Like many children in the 1960s, I collected stamps. It was a relatively cheap hobby and there was always the possibility that one day your collection could be a treasure trove of rare gems. I still have my album and it is filled with Hungarian stamps (Magyar Posta) commemorating the 1960 Olympic games in Rome, butterflies, and Jurij Gagarin’s space flight; Polish stamps (Polska) commemorating the 1964 Tokyo games, the Grenoble winter games of 1968, and gliders; and Czechoslovakian stamps (Československo) commemorating Gagarin, flowers and birds. I guess I bought the stamps as pick-and-mix bags from the local newsagent. I can’t imagine that the good people of the village where I lived were in regular correspondence with their comrades behind the iron curtain and were passing their exotic stamps on to me.
During my brief term as a miniature philatelist there was one suite of stamps I particularly liked. This was the British Post Office’s 1971 collection of ‘Modern University Buildings’, featuring buildings from the universities of Southampton, Essex, Leicester and Aberystwyth. To my mind they have the same register and tone as the stamps from Hungary, Poland and Czechoslovakia – they welcome the future with open arms. And, little known to me at the time, it was my future they were welcoming: I spent too many chaotic nights as a teenager in the student union at Essex University ‘partying’ to Iggy Pop, Roy Harper, the Psychedelic Furs (and so on) – not as a university student (I was at the local FE College).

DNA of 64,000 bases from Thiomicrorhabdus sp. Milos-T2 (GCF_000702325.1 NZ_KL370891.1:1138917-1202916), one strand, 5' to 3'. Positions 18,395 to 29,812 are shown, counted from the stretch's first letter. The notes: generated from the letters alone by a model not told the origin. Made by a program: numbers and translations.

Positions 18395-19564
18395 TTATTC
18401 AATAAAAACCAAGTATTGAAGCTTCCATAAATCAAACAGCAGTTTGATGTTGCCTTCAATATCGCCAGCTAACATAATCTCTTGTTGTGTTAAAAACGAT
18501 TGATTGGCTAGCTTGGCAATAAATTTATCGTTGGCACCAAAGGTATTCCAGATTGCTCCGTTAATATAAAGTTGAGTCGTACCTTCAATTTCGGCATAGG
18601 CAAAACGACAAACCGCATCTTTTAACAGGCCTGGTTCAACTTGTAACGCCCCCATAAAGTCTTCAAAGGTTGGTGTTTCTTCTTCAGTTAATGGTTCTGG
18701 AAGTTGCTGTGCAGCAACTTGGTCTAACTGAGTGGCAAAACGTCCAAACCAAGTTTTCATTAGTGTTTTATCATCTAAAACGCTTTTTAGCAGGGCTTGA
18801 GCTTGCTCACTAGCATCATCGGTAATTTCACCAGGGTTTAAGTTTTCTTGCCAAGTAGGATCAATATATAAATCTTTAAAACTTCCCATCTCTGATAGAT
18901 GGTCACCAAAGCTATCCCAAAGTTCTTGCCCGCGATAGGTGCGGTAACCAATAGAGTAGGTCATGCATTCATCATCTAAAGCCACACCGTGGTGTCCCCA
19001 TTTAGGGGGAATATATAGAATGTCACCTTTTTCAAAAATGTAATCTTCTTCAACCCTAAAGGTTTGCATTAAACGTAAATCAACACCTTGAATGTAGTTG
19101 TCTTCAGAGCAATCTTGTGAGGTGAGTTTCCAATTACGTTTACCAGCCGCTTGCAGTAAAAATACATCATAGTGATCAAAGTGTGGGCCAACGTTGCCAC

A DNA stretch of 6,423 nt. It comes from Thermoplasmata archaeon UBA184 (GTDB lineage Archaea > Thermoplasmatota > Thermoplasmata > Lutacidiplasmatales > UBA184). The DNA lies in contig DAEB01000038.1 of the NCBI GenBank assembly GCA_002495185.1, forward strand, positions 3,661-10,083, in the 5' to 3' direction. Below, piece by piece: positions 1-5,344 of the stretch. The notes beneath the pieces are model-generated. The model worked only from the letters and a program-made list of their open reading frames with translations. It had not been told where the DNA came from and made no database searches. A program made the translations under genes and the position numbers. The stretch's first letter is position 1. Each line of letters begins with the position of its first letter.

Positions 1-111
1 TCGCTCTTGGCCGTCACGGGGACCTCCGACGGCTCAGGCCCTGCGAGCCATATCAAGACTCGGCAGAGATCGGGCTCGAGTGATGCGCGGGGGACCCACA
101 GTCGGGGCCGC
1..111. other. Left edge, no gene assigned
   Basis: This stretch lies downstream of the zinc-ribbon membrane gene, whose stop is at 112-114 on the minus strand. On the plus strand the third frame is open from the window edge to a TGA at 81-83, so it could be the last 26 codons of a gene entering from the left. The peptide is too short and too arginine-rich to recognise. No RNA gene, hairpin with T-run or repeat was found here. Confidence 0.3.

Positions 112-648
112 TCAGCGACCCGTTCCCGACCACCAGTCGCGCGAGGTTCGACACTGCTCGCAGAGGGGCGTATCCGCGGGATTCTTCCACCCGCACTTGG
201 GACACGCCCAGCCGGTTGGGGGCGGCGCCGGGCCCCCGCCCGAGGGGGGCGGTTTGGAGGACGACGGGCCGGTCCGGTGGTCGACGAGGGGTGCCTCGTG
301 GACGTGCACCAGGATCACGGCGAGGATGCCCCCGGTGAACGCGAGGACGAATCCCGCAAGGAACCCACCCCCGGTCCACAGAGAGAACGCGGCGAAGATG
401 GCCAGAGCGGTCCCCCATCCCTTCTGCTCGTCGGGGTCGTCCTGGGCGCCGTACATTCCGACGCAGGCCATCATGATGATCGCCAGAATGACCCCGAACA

There is something perfect about a stamp: it is a form of money, yet it has only one particular task to perform – the task of transport. For a while the post office used to sell large-scale versions of their stamps as postcards. The postcards even had crinkle cut edges like the real thing. I wished that these postcards didn’t also require an additional stamp for postage, but they did. It never seemed to be possible that you could send the stamp postcard with an identical postage stamp on the back.